U2 frontman Bono and Peter's older brother Derek "Guggi" Rowen, later of The Virgin Prunes, were childhood friends, and then 5-years-old Peter was first photographed for the band's debut EP "Three" in 1979. One year later he was featured in a powerful black and white photograph on the band's debut album.
The captivating image of the innocent boy, directly looking at you with wide open eyes, is not obstructed by any text in the tradition of early 1970s British album art where soon to be iconic images were used to sell the album, even debut albums of then unknown bands. And while the photo was clearly meant to illustrate innocence and childhood, showing a half-naked child on the cover was considered "inappropriate" for the North American market, and "Boy" was released in the US and Canada with a blurry photo of the band.
For U2's third album "War" in 1983, Peter was photographed for an extensive session by Irish photographer Ian Finlay. Several photos of this session were used for the band's single releases, but certainly the best known picture is the album cover, especially as this was U2's breakthrough release on their path to becoming one of the world's leading acts.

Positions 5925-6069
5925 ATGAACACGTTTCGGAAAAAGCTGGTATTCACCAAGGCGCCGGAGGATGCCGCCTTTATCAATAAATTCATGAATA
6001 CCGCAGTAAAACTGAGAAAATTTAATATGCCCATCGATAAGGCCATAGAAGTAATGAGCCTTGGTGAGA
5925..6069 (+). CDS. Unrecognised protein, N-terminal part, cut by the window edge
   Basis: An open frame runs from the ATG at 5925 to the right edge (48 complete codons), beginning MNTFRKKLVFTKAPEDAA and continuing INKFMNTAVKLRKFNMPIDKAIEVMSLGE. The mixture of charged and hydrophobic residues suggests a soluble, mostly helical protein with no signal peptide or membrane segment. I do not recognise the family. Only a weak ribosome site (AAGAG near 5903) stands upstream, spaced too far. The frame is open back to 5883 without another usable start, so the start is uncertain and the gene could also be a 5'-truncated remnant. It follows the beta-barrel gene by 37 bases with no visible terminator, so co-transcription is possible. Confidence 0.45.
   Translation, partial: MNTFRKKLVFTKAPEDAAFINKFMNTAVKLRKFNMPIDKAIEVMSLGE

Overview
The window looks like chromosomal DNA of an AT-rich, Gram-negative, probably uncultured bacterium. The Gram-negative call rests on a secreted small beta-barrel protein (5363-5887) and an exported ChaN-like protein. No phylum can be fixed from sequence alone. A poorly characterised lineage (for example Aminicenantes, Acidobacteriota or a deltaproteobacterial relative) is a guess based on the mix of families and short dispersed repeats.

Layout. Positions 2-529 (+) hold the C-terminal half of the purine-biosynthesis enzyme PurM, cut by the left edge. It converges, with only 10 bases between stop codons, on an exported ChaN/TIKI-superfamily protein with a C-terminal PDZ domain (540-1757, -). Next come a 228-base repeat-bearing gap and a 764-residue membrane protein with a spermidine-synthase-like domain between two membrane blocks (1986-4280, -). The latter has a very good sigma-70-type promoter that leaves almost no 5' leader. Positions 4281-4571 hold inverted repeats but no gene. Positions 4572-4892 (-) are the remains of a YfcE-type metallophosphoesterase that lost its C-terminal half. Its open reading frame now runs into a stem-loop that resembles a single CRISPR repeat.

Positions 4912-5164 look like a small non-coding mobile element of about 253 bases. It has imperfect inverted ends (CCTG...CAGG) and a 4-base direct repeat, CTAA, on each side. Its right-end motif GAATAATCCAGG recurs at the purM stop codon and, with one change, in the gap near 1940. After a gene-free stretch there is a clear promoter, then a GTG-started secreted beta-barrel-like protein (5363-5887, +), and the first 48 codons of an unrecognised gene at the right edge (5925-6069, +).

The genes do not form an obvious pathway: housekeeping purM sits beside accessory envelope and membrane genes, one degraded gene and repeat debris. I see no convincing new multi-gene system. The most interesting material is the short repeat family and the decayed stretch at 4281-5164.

Single releases for "Sunday Bloody Sunday", "New Year's Day" and "Two Hearts Beat As One" all feature photos from the 1983 "War" session, while 1980's single "I Will Follow" shows another shot from the "Boy" session. 15 years later, for U2's greatest hits album "The Best Of 1980-1990", another picture from the "War" session was chose, this time Peter is wearing a soldier's helmet.
When he was 21, Peter Rowen became a photographer himself. Now, in his early 40s, he is an established commercial photographer in Dublin. When asked by the New York Post to give his professional view about his U2 album covers, he said:
Technically, they’re very simple pictures, but they’re powerful. What’s important about a picture is atmosphere and feeling. I gather the whole idea of “Boy” was the innocence of youth. “War” shows a much more disturbed-looking child, and I guess shows what the world can do to a child — a loss of innocence.